Pleonasms or Tautological Redundancies

(avoid redundancies or excessive repetitiousness by not using unnecessary repetitions and superfluous words or more word usages than is needed, desired, or required)

The use of pleonasms results in a superfluity of words, sometimes deliberately, for emphasis; or the unnecessary repetitions resulting from a lack of the realization that such terms are redundant.

A tautological statement, sentence, etc. repeats its meaning in an unnecessary or excessive way by using different words to say the same thing.

* The pleonasms followed by an asterisk (*) came from an essay, "The Affluent Rich"; by Nat Boynton in his book, Media Rare. My special thanks to Mr. Jerry Gordon for contributing a copy of the essay so I could go through it and pick out the "UR's" (Unnecessary Redundancies) or pleonasms.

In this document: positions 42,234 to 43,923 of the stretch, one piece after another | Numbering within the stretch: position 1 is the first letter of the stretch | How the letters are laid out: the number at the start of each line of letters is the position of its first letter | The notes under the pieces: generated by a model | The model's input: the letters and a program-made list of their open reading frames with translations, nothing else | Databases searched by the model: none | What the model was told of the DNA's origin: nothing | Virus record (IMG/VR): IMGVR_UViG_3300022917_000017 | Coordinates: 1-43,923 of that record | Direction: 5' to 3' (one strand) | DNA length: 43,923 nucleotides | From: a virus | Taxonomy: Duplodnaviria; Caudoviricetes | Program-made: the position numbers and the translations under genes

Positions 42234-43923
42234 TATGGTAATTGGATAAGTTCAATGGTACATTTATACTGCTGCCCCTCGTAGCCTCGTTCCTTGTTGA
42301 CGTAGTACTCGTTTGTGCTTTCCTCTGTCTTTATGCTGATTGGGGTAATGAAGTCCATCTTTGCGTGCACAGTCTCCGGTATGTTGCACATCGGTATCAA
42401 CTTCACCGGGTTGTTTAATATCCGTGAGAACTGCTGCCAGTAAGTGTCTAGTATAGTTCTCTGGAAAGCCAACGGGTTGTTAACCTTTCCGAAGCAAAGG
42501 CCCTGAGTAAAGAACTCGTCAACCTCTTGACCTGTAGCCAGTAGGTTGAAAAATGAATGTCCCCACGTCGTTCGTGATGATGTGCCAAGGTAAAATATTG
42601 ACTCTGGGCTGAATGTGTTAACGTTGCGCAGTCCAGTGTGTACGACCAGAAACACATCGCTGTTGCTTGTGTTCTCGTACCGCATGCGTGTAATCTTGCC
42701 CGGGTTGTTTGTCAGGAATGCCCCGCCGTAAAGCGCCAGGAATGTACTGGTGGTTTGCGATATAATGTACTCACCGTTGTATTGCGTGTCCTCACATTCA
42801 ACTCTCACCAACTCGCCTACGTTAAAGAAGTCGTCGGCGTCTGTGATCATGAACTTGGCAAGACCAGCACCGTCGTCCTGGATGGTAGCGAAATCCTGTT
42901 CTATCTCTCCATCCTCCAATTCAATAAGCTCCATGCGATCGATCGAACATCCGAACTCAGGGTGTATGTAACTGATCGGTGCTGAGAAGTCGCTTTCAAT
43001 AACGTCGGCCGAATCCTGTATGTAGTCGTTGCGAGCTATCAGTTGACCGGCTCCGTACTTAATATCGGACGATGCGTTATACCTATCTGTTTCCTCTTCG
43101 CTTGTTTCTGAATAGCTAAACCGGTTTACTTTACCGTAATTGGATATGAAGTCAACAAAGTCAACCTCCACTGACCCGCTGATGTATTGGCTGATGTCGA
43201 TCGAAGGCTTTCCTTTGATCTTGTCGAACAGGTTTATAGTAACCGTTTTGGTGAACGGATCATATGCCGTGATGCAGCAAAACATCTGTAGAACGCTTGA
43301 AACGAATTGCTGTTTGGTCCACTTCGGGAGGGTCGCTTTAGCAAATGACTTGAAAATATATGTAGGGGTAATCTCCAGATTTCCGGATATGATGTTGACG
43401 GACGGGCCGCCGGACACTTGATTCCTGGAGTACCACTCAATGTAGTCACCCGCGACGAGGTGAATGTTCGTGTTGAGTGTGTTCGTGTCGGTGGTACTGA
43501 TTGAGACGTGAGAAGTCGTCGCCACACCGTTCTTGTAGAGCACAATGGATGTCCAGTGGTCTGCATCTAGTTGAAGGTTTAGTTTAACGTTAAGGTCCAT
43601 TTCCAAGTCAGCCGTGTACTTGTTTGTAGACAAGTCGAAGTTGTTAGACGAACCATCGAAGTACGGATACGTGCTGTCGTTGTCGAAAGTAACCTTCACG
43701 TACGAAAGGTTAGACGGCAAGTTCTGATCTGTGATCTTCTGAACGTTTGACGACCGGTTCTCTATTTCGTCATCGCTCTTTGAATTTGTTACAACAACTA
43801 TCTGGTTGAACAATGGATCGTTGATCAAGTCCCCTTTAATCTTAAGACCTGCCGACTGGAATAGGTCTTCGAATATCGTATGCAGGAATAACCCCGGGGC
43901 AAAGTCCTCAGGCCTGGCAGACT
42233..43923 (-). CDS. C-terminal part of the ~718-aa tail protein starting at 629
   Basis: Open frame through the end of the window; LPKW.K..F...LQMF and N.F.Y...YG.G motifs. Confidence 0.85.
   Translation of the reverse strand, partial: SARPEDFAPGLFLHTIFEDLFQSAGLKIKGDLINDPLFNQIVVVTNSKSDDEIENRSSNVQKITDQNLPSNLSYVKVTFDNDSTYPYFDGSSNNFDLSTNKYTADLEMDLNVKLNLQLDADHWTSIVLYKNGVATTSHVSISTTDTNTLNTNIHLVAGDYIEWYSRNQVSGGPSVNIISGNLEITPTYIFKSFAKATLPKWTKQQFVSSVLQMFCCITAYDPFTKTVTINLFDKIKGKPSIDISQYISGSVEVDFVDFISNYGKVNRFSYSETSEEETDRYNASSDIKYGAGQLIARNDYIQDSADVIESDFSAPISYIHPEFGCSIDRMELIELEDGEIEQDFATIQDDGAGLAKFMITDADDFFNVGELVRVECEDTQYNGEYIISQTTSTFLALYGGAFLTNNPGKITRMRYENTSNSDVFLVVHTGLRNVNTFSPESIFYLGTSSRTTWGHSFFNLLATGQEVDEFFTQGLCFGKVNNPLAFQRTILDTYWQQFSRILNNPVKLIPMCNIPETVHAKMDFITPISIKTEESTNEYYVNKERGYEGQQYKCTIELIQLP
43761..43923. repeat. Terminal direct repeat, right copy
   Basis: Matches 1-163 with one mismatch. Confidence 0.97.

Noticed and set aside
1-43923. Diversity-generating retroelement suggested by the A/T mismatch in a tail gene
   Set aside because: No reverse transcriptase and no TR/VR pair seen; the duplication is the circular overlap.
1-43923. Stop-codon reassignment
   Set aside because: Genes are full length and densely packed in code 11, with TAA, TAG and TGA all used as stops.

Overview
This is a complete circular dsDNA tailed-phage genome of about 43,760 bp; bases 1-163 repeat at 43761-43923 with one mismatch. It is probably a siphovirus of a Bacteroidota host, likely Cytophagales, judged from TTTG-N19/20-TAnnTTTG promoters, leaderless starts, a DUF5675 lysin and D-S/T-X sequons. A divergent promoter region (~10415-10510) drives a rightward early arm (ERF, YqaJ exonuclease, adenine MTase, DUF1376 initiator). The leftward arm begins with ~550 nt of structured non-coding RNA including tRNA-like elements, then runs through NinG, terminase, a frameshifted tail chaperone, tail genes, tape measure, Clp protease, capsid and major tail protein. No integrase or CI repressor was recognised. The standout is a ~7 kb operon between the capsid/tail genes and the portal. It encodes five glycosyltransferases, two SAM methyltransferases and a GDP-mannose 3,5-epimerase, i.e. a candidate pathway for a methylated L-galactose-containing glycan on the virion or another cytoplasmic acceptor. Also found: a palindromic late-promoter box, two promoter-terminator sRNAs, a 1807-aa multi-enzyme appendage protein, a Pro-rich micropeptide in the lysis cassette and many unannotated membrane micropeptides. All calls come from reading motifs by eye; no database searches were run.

Please contribute any pleonasms you may come across from any of the media and let's make this list even more significant as it expands. You may send your suggestion, or suggestions, to e-mail contact or use this e-mail address: [email protected]

long litany
long-chronic illness
lots of ample parking
Advertisement heard on a radio: "Come on down! We have lots of ample parking!"
major breakthrough
malignant cancer (s) (noun), malignant cancers (pl)
A condition in which a disease or ailment is growing worse and resisting treatment: Mary's malignant cancer was diagnosed and there was no doubt that it would cause her death in a short time because no medical treatment was successful.
manually by hand
many frequent
marital spouse
May I ask you a question?
Wouldn't it be better to say: "May I ask you something?"
-From an anonymous contributer.
may possibly or might possibly
meandering back and forth and all around *
mental thought
merge together
mesa table

Also see the unit of pleio-, plio- words meaning, "more, most; excessive; multiple".